ARPA’S Enhancements to the Premium Tax Credit

The premium tax credit (PTC) is a refundable tax credit that assists individuals and families in paying for health insurance obtained through a Marketplace (Healthcare.gov) and was established under the Affordable Care Act (ACA). Recent COVID relief legislation, the 2021 American Rescue Plan Act, (or ARPA) that was just recently passed in March 2021 made several changes to this credit. Below, we’ve assembled an overview of these changes.

Changes in Eligibility for Households Above 400% of the Federal Poverty Line

Under pre-ARPA law, individuals with household income above 400% of the federal poverty line (FPL) weren’t eligible for the PTC.

Under ARPA, for 2021 and 2022, the PTC is available to taxpayers with household incomes that exceed 400% of the FPL. This change will have the effect of increasing the number of people who are eligible for the PTC.

An Increase to PTC for 2021 and 2022

New tables for 2021 and 2021 will modify how the PTC is calculated. These tables calculate the PTC on a sliding scale based on household income, expressed as a percentage of the federal poverty line (FPL). The amount of PTC a taxpayer is eligible for is limited to the excess of the premiums for the applicable benchmark plan over the taxpayer’s required share of those premiums. Previously, a taxpayer would have had to spend as much as 9.83% of their house hold income on health insurance to be eligible for the PTC. This amount decreases to 8.5% for 2021 and 2022.

No Repayment of Excess Advance PTC Payments for 2020

One of the biggest changes to the PTC was the suspension of any repayment of “excess” advances of the PTC. Even though the ARPA was passed in March 2021, this impacted many 2020 filers and is part of the reason for the delays experienced this filing season.

Historically, if your actual PTC turned out to be more than the advance payments you received as a subsidy to your health insurance premiums during the year, you would receive a refundable income tax credit for the excess. But if your advance payments exceed your PTC, you were required to pay back the excess as additional income tax, subject to a repayment cap based on your household income.

For 2020 under ARPA, if you file a 2020 return reconciling your advance PTC payments with your actual PTC, no additional income tax will be imposed if the advance payments are greater. Taxpayers can retain the benefit of the advance payments even if they exceed the maximum PTC to which they are entitled.

This is all very new guidance, but at this time, we are not recommending that clients file amended returns to claim a refund if they’ve already filed a 2020 return and paid the excess credit back as additional tax.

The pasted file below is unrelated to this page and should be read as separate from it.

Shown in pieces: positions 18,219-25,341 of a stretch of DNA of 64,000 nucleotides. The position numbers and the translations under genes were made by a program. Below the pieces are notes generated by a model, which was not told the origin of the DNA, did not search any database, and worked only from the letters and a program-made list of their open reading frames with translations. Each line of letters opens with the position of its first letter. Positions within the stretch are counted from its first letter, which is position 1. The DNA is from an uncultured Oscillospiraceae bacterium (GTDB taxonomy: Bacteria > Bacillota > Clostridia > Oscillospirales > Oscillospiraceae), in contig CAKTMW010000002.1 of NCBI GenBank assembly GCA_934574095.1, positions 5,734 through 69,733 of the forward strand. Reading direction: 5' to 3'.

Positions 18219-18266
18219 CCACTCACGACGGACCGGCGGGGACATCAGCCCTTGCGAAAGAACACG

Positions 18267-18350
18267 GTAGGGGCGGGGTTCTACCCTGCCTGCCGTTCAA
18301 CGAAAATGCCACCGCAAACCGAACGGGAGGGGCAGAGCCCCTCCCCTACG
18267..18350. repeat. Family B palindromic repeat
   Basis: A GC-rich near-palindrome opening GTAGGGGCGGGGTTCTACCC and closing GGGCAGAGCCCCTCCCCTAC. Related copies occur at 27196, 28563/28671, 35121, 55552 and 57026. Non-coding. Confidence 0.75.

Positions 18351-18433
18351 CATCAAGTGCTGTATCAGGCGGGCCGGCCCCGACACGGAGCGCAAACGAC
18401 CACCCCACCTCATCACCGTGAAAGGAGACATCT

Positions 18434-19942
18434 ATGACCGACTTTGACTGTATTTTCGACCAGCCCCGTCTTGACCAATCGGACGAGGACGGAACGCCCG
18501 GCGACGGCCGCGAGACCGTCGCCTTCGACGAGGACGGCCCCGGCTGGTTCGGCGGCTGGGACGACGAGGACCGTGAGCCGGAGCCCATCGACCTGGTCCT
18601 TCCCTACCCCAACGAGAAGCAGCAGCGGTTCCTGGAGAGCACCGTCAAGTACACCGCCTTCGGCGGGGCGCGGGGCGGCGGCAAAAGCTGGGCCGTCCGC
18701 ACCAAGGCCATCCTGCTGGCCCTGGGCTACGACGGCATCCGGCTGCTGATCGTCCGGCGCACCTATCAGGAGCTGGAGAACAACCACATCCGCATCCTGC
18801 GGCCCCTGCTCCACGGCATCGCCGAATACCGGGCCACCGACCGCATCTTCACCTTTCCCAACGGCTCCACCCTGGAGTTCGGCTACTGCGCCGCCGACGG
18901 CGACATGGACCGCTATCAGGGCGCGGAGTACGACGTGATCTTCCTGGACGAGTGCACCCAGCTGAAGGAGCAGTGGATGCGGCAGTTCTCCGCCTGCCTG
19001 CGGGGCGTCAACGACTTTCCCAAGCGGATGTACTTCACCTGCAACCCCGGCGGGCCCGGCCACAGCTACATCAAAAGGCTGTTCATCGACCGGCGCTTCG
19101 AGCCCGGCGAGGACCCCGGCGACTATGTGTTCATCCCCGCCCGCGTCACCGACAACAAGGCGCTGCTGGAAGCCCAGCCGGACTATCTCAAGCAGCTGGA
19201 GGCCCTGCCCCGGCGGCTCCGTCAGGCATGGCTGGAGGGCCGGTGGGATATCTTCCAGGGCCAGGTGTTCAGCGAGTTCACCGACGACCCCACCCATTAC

Please let us know if you would like more information about these new provisions.

Obamacare: Healthcare Solution or Taxpayer Burden?

On Monday, July 20, Orrin Hatch, Chairman of the Senate Finance Committee, called for an inspection of the Advanced Premium Tax Credit (APTC) program for 2014. The APTC is designed to forward tax credits as subsidies to individuals for health insurance on the exchange; with a reconciliation of these subsidies coming after year end when the individual files their tax return.

An inspection of this program found that over 710,000 recipients likely received over $2.4 Billion in advanced credit payments, and failed to submit tax returns or extensions of time to file after the deadline. The filing of a tax return is an important part of the program, as it ensures that individuals received the correct subsidy based on their income level, and pay any difference for subsidies received in advance.

In an undercover investigation, the federal exchange approved 11 out of the 12 fictitious applications it received over the phone and online. These undercover applications were submitted using falsified social security numbers or other fictitious information. The approval of these 11 applications cost the federal government (the taxpayer – you and I), $30,000 per year.

While many of the 710,000 recipients who did not file tax returns may have received warranted subsidies, the results of the undercover investigation performed by the Government Accountability Office (GAO) make me nervous about the accountability for government spending of our hard earned tax dollars.

Click here for a copy of the press release and more information on the findings of this investigation.

For questions on the Affordable Care Act (ACA) or any other tax related matters, contact Paul at paul@launchconsultinginc.com

 

Affordable Care Act and what it means for you

As many of you are well-aware of at this point, the Affordable Care Act (ACA) required individual taxpayers to have a minimum essential coverage beginning in 2014. This act has many moving pieces and still remains complex to the bulk of taxpaying Americans. Recently, the IRS released a webinar, hoping to alleviate much of the confusion. Here is the link for anyone who may be interested in obtaining a better understanding of exactly how this act impacts them or their families.

For questions or more information, please contact Paul Glantz, CPA at paul@launchconsultinginc.com